‘A step too far’: Liberal senator James Paterson speaks out against India travel ban

Influential Coalition parliamentarian says he worries about the precedent set

The influential Liberal senator James Paterson has warned that Australia has crossed an “enormous threshold” by criminalising its citizens returning from India, coming out against the travel ban.

Paterson’s contribution comes before the federal court’s hearing of a challenge against the ban, set to expire on Friday, and puts him in good company with many Coalition backbenchers who have spoken out against the ban.

The health minister, Greg Hunt, formally enacted the ban on 30 April in an attempt to lower the Covid-19 infection rate in Australia’s hotel quarantine system, which was experiencing a spike in cases due to the escalating crisis in India.

In a midnight press release, Hunt trumpeted that the ban was enforceable with fines of up to $66,600 and five years in prison – penalties legislated in 2015 when the Biosecurity Act passed parliament.

The India ban was supported by advice from the chief medical officer, Paul Kelly, which judged it an appropriate restriction, despite warning that in the worst-case scenario it would result in Australians dying in India.

On Sunday evening Paterson, the chair of the parliamentary joint committee on intelligence and security, said the medical advice was “not given lightly” and nor was the minister’s decision.

“I hope, however, that it never happens again,” he told Sky News. “I think an enormous threshold has been crossed that I really would’ve preferred wasn’t crossed.

“Criminalising Australians returning to their home country is a step too far. I worry about the precedent that sets about the value of Australian citizenship and Australian passports.

“Like many other things [done by the government] in this crisis it was an extreme measure, like many of the measures state governments have taken to lock people in their homes.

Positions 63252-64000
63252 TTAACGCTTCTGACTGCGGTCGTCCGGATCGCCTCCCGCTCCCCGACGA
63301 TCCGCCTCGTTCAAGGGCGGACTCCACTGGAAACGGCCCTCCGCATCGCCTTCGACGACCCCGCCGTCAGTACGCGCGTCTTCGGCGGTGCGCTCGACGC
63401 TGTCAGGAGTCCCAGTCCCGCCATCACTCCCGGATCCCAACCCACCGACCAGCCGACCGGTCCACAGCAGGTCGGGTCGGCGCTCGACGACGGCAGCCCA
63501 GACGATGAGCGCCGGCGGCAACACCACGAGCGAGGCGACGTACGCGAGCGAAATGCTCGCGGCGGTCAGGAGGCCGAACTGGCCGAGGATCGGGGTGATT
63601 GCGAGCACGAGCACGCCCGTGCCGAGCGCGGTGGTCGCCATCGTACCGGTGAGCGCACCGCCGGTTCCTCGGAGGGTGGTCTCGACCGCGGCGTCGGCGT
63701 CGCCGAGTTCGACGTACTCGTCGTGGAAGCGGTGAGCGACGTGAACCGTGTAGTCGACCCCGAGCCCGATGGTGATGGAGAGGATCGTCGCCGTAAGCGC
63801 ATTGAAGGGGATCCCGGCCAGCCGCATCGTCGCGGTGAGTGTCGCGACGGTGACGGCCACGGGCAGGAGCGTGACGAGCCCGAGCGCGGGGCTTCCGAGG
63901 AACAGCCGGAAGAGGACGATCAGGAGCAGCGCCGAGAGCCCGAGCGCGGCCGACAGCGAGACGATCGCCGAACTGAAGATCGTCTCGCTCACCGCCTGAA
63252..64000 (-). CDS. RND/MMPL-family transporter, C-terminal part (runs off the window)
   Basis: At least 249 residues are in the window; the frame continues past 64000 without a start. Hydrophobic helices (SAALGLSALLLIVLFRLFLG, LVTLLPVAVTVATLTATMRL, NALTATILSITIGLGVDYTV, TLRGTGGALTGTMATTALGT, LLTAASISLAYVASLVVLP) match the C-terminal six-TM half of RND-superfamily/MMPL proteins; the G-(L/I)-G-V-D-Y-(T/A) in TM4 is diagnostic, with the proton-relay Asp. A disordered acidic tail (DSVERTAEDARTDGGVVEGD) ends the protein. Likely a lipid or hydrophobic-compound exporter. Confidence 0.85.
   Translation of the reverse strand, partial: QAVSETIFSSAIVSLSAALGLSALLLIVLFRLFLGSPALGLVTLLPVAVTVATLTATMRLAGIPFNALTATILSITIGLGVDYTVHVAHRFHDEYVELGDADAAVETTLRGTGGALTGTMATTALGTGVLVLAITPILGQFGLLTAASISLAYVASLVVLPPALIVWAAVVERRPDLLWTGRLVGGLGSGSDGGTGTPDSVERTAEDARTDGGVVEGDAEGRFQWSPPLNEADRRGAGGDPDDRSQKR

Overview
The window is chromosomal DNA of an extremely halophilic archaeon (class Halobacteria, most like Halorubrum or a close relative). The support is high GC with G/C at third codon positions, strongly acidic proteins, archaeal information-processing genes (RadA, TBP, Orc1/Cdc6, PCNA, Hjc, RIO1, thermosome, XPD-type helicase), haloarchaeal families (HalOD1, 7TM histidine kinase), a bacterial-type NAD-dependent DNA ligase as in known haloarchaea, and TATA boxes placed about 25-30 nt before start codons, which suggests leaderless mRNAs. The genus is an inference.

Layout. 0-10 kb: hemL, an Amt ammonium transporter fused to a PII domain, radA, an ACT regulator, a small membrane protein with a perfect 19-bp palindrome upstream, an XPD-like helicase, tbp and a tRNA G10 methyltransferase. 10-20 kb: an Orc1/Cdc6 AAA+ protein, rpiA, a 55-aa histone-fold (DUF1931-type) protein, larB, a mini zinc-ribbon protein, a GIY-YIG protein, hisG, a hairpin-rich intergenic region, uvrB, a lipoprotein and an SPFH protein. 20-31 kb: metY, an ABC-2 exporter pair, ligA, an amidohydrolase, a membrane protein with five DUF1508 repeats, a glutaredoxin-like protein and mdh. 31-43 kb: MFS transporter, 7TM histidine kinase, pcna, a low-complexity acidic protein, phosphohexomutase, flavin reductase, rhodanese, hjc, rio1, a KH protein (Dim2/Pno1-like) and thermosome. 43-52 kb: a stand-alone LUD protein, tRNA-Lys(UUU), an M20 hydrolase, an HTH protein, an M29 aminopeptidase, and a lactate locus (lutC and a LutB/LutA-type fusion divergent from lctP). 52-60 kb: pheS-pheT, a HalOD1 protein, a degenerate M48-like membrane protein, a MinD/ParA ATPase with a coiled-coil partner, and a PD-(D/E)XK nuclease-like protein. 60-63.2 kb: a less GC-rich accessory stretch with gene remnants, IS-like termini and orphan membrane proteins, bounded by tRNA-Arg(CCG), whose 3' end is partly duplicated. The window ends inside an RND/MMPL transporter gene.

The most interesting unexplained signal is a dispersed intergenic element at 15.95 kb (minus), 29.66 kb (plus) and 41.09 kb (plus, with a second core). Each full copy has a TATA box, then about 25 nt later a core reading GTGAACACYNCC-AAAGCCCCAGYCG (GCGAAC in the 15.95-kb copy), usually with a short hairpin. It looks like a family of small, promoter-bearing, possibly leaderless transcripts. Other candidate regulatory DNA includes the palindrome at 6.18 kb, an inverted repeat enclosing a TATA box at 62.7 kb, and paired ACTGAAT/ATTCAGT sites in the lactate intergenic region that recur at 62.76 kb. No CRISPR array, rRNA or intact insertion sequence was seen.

“And I hope we never see them again in peacetime or in any other context.”

There are 9,500 Australians stranded in India due to the ban, the number of vulnerable Australians there has risen to 950 and at least one man has died since the ban was enacted.

When the travel ban expires on Friday, repatriation flights will resume at the rate of one a week for the rest of May, to be supplemented by three assisted commercial flights into New South Wales, Queensland and Victoria.

Before the ban there were eight repatriation flights scheduled for May, meaning that fewer Australians will return home from India than was planned before the pause.

Gary Newman, a 73-year-old man stuck in Bangalore since March 2020, has brought a federal court challenge against the ban.

On Monday the court will consider the first two arguments: that Hunt had failed to ensure the ban was “no more restrictive or intrusive than is required”; and that the enabling act could not override Australians’ right to come home without clearer words the provisions could exclude citizens.

The case also seeks to argue the ban is disproportionate and Australians have an implied constitutional right to enter Australia, which will be heard at a later date.

Last week Coalition MPs criticised the ban as “extreme” and “heavy-handed”.

Fiona Martin, the Liberal member for Reid, a Sydney electorate with a substantial Indian community, told Guardian Australia the travel ban and related legal penalties were “quite heavy-handed”.

“There are a lot of Australians stuck in India that we should be bringing home as a priority,” Martin said, adding it was her “hope” repatriation flights would begin “as soon as possible”.

The Liberal MP Dave Sharma also raised concerns. “There is little doubt this is an extreme measure and that it is causing significant hardship to the Australian Indian community,” the Sydney MP said.

“It can only be justified on the basis of the unprecedented outbreak in India under way and the significantly heightened risk which this poses. I fully expect these restrictions will only be temporary and that enhanced powers will be used only sparingly and as a last resort.”

The Queensland National senator Matt Canavan told the ABC the decision was “wrong” because “we have an obligation to help Australians”.

Contributor

Paul Karp

The GuardianTramp

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